The Miami Dolphins likely thought, 'we can't beat the New England Patriots, so let's sign their most clutch postseason receiver.'
For starters, the Dolphins reportedly agreed to terms with fellow slot WR Albert Wilson on a three-year, $24 million deal just hours before the Amendola report surfaced. Moreover, it's pretty clear that Miami has taken a significant step back talent-wise in recent weeks from the club that finished last season 6-10, trading Jarvis Landry to Cleveland and cutting Ndamukong Suh. So why are they lavishing money on second-tier wideouts if they didn't want to spend on a top-tier inside receiver?
Plus, Amendola saves his best football for January, when the Dolphins have seldom played in meaningful games and seem highly unlikely to do so again this season.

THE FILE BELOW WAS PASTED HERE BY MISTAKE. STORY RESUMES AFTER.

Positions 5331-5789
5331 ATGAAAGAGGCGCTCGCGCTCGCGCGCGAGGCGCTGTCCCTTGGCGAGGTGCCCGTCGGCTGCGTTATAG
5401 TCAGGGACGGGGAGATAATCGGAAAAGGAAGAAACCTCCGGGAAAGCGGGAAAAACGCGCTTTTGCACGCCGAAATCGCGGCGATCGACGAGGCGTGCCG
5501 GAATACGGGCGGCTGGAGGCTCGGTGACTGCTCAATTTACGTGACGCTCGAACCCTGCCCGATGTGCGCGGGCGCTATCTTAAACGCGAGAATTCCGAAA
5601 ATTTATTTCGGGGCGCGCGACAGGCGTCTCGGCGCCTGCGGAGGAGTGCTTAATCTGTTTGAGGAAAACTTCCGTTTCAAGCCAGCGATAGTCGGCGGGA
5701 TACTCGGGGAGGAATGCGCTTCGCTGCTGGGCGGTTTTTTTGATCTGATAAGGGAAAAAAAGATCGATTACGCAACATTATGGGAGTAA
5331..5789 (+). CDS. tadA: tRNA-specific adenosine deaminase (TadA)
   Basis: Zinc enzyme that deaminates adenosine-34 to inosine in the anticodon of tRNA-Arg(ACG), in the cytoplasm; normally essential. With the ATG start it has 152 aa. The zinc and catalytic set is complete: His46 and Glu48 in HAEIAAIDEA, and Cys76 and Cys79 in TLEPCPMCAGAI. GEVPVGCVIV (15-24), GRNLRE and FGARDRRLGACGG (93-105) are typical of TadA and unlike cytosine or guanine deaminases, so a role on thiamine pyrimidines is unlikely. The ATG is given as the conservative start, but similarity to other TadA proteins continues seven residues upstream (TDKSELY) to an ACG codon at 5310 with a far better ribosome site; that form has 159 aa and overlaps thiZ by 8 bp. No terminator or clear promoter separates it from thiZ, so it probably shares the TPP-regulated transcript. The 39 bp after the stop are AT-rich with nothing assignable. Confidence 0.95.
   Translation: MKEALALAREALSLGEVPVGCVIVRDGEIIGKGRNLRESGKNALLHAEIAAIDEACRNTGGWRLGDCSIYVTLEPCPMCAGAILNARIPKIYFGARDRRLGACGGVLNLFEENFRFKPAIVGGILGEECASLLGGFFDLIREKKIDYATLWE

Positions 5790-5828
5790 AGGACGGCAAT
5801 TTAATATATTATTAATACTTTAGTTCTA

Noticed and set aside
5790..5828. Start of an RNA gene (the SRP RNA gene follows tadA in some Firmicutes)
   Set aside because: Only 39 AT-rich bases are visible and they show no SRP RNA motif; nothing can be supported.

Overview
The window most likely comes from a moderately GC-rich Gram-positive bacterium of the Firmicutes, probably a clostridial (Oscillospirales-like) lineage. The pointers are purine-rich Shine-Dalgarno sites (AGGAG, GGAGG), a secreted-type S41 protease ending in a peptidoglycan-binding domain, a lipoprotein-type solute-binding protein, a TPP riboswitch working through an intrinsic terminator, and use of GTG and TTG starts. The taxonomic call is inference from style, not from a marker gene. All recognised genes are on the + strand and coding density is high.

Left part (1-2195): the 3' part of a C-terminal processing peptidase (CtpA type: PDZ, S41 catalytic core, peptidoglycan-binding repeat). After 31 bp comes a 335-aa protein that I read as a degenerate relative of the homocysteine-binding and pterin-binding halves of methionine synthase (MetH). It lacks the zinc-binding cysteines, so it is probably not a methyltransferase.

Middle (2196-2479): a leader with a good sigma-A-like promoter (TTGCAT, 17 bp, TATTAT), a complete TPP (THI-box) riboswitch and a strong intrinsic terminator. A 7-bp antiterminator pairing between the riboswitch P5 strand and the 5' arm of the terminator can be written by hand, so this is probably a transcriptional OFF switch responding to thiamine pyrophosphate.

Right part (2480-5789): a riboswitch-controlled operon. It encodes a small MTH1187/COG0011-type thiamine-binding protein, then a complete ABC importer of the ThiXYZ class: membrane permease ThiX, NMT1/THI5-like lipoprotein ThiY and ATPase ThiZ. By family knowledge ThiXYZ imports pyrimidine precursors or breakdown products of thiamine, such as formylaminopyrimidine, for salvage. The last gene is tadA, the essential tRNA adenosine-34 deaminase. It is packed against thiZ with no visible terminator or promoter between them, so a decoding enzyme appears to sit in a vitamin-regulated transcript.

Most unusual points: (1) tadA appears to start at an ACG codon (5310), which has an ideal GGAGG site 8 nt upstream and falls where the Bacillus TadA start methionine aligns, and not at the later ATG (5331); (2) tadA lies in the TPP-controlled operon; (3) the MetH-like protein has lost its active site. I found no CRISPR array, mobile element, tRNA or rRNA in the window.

It's possible that Adam Gase, who was on the Denver Broncos staff that lured Wes Welker from Foxboro to Denver to work with Peyton Manning, is envisioning a similar effect from the addition of Amendola.
However, it's far more likely that a big part of the success that stemmed from the Welker move was one Peyton Manning. The Dolphins' quarterback in 2018? Penciled in is one Ryan Tannehill, who hasn't played since December of 2016 and is attempting to recover from his second serious knee injury over that span.
Are you still following? The big move that preceded Miami's trade of Landry and expected release of Suh to the Cleveland Browns was acquiring Robert Quinn, who hasn't been dominant in two seasons. The Quinn deal, to us, felt eerily similar to the ill-fated acquisition of Mario Williams two years ago. Will Mike Tannenbaum ever learn?